|from the album |
|A&R Recorders (studio A), New York City|
"The Weight" is a song originally by the Canadian-American group
"The Weight" is one of The Band's best known songs, gaining considerable
The inspiration for and influences affecting the composition of "The Weight" came from the music of the
The original members of The Band performed "The Weight" as an
To me ... going there was like going to the source. Because I was at such a vulnerable age then, it made a really big impact on me. Just that I had the honor joining up with this group and then even going to this place, which was close to a religious experience – even being able to put my feet on the ground there, because I was from Canada, right? So it was like, "Woah, this is where this music grows in the ground, and [flows from] the Mississippi river. My goodness." It very much affected my songwriting and, because I knew Levon's musicality so well, I wanted to write songs that I thought he could sing better than anybody in the world.
While I was there, I was just gathering images and names, and ideas and rhythms, and I was storing all of these things ... in my mind somewhere. And when it was time to sit down and write songs, when I reached into the attic to see what I was gonna write about, that's what was there. I just felt a strong passion toward the discovery of going there, and it opened my eyes, and all my senses were overwhelmed by the feeling of that place. When I sat down to write songs, that's all I could think of at the time.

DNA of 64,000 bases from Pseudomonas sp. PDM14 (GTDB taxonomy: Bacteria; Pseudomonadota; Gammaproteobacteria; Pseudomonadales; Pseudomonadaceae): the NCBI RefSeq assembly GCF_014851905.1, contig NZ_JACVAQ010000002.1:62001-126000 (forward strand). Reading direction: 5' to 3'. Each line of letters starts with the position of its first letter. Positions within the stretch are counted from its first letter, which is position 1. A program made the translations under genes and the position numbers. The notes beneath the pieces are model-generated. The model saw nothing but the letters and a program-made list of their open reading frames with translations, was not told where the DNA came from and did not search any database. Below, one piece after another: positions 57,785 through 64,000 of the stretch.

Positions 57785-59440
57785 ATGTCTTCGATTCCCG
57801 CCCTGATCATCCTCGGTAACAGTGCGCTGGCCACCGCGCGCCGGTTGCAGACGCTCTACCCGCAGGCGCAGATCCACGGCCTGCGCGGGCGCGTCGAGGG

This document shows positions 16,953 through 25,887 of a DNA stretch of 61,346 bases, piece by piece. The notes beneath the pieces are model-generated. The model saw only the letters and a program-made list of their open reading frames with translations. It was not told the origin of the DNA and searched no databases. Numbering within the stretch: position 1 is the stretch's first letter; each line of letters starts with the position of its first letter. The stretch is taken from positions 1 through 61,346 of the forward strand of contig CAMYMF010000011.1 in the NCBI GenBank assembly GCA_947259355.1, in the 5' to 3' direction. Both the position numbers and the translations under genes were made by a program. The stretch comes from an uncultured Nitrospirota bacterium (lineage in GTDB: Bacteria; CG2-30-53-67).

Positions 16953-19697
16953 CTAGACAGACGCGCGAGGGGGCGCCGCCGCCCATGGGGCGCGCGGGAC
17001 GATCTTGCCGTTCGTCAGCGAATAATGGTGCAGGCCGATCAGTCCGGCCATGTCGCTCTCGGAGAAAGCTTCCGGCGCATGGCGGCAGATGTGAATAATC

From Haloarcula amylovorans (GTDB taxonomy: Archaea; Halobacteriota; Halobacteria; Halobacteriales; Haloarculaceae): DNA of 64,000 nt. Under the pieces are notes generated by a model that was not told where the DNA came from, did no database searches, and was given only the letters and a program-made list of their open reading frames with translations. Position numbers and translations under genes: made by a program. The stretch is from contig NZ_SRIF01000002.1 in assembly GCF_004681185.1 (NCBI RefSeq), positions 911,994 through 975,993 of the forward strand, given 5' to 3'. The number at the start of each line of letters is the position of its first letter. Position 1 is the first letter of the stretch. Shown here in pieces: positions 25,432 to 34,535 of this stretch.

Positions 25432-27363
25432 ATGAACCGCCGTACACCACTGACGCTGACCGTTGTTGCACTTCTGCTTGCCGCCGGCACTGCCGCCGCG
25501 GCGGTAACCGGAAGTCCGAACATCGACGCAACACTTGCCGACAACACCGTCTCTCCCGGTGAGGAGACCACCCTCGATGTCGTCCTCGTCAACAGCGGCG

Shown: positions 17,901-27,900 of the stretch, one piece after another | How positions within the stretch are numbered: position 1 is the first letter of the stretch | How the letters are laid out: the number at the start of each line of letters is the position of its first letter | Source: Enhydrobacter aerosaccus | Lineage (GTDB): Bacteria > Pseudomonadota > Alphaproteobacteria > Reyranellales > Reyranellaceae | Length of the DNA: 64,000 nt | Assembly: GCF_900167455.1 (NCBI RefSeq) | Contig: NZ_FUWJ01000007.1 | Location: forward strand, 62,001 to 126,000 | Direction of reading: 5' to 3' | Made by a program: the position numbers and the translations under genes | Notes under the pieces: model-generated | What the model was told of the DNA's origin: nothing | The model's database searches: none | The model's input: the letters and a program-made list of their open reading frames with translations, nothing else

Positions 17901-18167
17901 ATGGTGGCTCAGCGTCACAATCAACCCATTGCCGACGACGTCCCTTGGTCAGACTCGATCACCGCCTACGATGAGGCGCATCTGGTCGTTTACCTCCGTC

The colorful characters in "The Weight" were based on real people members of The Band knew, as Levon Helm explained in his autobiography,
According to Robertson, "The Weight" was inspired by the movies of Spanish filmmaker
(Buñuel) did so many films on the impossibility of sainthood. People trying to be good in
Viridianaand Nazarín, people trying to do their thing. In "The Weight" it's the same thing. People like Buñuel would make films that had these religious connotations to them but it wasn't necessarily a religious meaning. In Buñuel there were these people trying to be good and it's impossible to be good. In "The Weight" it was this very simple thing. Someone says, "Listen, would you do me this favour? When you get there will you say 'hello' to somebody or will you give somebody this or will you pick up one of these for me? Oh? You're going to Nazareth, that's where the Martin guitar factory is. Do me a favour when you're there." This is what it's all about. So the guy goes and one thing leads to another and it's like "Holy shit, what's this turned into? I've only come here to say 'hello' for somebody and I've got myself in this incredible predicament." It was very Buñuelish to me at the time.
This is also related in Robertson's 2016 autobiography, Testimony.
The Band's performance of "The Weight" in the 1968 studio recording included
The official recording credits on the single belong to the above names, in that order, not to The Band per se. In 2005, a remix of the song with Richard Manuel's organ restored was released as a download-only bonus track for the
An edited version of the studio recording was included in the popular American
On August 17, 1969, The Band performed "The Weight" as the tenth song in their set at
Just after their November 25, 1976, "farewell concert," The Band performed a gospel arrangement of "The Weight" with
In 1989, when The Band was inducted into the Canadian Music Hall of Fame, "The Weight" was performed by Garth Hudson, Rick Danko, and Robbie Robertson, with Blue Rodeo accompanying.